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Mrs. Gardiner’s observation about Wickham raises an interesting irony. Wickham is not suitable for Elizabeth for the same reason Elizabeth is not suitable for Darcy. Elizabeth’s response to Mrs. Gardiner’s warning is equivocal, suggesting first that she recognizes this irony but also that she is aware that, though social strictures on marriage might be illogical and unromantic, were she to break them she would be negatively affecting her family. Elizabeth and Austen are both saved from having to worry about this moral conundrum when Wickham shifts his affections to the suddenly wealthy Miss King. The narrator’s comment that Elizabeth’s feelings about Wickham’s decision to marry for money do not match her feelings about Charlotte’s similar decision imply that there is a double standard at work in Elizabeth’s logic: though she seems to consider it acceptable for men to marry for money, she believes so strongly in love that she believes her female friends should ignore such considerations.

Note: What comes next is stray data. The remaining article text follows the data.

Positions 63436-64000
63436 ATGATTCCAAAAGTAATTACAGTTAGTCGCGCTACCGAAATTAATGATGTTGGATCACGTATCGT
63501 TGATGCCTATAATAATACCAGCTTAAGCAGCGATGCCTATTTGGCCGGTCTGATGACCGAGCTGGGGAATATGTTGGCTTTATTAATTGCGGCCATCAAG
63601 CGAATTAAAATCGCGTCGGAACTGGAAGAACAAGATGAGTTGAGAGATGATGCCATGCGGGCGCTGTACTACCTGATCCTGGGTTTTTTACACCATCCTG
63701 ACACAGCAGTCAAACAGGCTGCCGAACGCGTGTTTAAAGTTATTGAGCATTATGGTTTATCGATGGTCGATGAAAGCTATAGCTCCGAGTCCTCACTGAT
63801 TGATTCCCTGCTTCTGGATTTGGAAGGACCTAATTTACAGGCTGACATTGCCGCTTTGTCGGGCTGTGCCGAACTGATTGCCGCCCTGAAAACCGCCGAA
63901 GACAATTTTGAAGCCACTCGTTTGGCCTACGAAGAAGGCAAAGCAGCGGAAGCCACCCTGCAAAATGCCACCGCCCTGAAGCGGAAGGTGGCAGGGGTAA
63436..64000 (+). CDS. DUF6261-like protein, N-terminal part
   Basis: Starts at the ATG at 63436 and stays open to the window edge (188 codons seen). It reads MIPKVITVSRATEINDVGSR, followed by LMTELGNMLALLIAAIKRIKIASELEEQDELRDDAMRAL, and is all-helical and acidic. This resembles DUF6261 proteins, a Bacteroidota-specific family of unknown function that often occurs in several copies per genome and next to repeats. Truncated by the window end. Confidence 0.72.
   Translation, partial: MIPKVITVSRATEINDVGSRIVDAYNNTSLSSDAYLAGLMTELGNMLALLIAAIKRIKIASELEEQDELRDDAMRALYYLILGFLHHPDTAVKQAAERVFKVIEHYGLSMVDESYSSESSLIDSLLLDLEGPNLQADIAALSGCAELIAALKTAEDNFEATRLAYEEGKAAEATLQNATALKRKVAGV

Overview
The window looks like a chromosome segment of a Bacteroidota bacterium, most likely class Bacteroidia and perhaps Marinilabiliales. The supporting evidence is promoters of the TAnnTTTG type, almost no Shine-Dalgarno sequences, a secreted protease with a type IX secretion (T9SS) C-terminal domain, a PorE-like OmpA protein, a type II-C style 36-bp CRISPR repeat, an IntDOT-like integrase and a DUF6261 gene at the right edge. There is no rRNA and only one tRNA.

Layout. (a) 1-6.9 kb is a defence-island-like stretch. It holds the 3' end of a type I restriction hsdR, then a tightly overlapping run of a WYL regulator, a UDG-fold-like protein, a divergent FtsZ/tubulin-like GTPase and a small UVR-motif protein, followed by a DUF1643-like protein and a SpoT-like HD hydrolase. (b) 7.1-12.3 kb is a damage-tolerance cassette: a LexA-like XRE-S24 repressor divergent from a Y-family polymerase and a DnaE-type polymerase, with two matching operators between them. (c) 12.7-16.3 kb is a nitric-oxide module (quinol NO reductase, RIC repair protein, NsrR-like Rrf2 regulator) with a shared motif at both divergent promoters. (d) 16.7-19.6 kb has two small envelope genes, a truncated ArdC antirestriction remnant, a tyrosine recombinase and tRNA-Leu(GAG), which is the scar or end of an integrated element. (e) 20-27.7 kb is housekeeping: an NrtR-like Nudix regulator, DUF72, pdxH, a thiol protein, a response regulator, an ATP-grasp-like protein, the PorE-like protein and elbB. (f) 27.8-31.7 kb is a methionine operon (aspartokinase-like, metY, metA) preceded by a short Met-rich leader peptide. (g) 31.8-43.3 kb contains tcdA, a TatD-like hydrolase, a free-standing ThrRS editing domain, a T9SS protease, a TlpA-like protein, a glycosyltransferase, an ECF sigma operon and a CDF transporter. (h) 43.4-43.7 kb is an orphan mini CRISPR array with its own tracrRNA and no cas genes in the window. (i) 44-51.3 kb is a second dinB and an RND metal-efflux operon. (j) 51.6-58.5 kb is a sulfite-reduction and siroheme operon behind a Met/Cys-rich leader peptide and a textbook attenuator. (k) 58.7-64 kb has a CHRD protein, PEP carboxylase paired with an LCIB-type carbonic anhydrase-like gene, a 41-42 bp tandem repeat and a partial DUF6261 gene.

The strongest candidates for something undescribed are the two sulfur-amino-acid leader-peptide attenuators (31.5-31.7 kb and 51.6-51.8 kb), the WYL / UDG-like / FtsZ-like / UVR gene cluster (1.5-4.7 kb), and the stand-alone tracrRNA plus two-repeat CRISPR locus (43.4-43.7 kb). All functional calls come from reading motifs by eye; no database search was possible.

While Elizabeth may forgive Wickham for chasing Ms. King’s money, the reader is more likely to see him as a simple fortune hunter. By establishing this aspect of his character, Austen prepares the reader for the revelation that Wickham attempted to elope with Darcy’s sister in order to obtain her fortune. In this seemingly minor fact, which Elizabeth herself seems to brush aside, resides a clue to Wickham’s generally poor character.